Rises and bows
(Stage whisper to Usher)
Daisy, tell that young lady in the front row to wear something a little less exciting. Judge Frost might keel over.
Lights down and up. Scene as before but Judge Frost is sitting. He is distinctly creepy and increasingly wound up about sex…
Usher, will you please close the blinds. Thank you. The sun affects my hay fever.
M1 to M2 And who knows what else!
Judge. Now members of the jury, I want to give you a few words of explanation of the circumstances which bring you and I together. You from the highways and byways of rural England. Me from the dreaming spires of academia. And yet we meet on equal if completely different terms.
As you will appreciate, I am the Judge in this case. My brother Manning would call me the umpire, but I prefer the the slightly longer title of independent arbiter in the cause of truth. Truth which I hasten to add, depends on proof. More of that when I come to sum up the case.
You, however, decide the facts. That is your jurisdiction where I shall not tread, interpret or risk exploration. Putting it shortly, if the case is not entirely clear, you must bear your fate with equanimity. For I shall not be in that principality holding your hand. Or any other part of your collective anatomy.
One final matter which I need to put with a degree of delicacy and circumspection. This case has a sexual component to it. In fact, the whole case is riddled with sex! And sex can be a disturbing intrusion into our otherwise ordered lives. Burrowing into our self consciousness. Animating our dreams. Yes, sex is a very dangerous animal!
So my advice to you is not to becomes obsessed by it.
Or let it overwhelm your emotions. Or basic instincts. Just let the evidence roll past you and preserve your inner tranquillity. If you can.
But let no one think this will become a sexual maelstrom of such a character as would disturb the even tenor of justice. Were it to become so, there is no knowing what effect it might have on us.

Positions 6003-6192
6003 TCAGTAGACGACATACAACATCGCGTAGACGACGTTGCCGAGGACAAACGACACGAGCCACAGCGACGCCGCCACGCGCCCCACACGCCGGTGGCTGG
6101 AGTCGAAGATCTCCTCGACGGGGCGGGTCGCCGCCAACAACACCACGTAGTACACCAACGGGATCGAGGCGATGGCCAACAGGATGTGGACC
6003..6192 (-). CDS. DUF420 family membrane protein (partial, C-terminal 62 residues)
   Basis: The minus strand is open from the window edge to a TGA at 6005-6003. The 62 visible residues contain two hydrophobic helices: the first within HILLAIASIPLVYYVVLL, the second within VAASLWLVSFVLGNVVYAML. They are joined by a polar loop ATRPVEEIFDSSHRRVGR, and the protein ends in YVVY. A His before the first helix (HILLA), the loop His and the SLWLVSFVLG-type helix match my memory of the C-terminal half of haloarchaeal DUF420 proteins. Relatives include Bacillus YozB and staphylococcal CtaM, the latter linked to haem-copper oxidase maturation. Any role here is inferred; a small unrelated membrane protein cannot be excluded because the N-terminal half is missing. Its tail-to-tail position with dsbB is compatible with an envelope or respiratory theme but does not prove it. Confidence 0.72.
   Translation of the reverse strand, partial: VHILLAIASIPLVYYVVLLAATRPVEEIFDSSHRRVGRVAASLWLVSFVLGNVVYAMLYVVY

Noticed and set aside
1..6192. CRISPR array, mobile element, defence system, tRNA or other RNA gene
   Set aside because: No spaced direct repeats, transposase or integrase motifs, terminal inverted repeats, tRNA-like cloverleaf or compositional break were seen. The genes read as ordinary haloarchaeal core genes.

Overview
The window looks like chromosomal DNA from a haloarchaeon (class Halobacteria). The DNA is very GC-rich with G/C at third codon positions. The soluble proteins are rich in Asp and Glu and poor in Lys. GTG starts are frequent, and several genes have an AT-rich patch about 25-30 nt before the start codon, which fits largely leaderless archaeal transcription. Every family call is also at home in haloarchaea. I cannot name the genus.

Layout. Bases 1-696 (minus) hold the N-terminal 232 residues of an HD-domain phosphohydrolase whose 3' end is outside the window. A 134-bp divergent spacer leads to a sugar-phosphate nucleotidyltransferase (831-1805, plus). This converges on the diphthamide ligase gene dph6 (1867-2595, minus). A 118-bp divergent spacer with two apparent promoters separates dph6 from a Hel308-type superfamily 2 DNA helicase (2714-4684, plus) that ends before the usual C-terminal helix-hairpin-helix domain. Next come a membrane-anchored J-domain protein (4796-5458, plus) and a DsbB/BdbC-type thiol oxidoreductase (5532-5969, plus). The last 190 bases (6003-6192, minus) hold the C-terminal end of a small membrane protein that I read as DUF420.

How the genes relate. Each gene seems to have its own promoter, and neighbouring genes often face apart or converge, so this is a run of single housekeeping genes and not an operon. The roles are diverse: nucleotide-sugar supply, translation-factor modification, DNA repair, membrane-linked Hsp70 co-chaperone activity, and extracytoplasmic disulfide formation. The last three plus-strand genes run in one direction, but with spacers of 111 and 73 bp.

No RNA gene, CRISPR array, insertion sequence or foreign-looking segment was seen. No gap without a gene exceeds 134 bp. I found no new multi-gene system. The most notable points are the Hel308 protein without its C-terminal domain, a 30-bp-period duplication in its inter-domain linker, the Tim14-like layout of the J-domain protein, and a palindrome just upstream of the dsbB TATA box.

And that includes me.
So without further words I will invite Prosecuting counsel to draw to your attention the salient and rather sexual facts which bring it in front of me. And of course, in front of you too. Yes, Mr Maddison.
Counsel. Members of the jury. In this case I appear to prosecute and my learned friend Mr Murgatroyd appears for the money. By which I mean the defendant, whom you will be pleased to hear will not be costing the state a single penny in the conduct of his defence.
No,according to my learned friend, he merely sold another picture from the walls of his Knightsbridge gallery.
Now this is a serious allegation of a sexual nature and I will leave the learned Judge to tell you all how you should approach such a delicate matter as sex in court…
Judge Frost (interrupting and plainly over-excited at the mere mention of sex)
With huge restraint, members of the jury. You must not let that hideous creature run roughshod through your veins and prejudice you against the defendant in any way whatsoever…
Lights Down and Up
Daisy is sitting on stage alone in the Judge’ s chair.
She is writing a letter to her sister Doris
So that’s what happened, dear. They parked the ambulance at the back of the court and gave him a little injection. Twenty eight days down the clinic and Frostie will be right as rain. And the case has gone back to Country Life.
You will never guess where I am. Siting up on His Nibs chair after they’ve all gone ‘ome for the night to their duck pate and beef on the bone. Well, Doris that’s how the other half live, innit?
Light fade and up on Judge Manning
As I was saying, members of the jury, before rain stopped play, you will be pleased to hear that Judge Frost is feeling much better. Mind you, I blame counsel. All that adjectival diarrhoea was bound to upset my brother Judge. The way to approach sexual matters is really very simple. Just play a straight bat. All there is to it.
Now where was I? Oh yes, the complainant Tracey told us that at that point, the defendant put his hands where no decent Englishman has any right to go. Or should I say, go without consent. I mean, really!
And that is the case for the prosecution..
This is the second of three plays under the general title of Trial by Jury.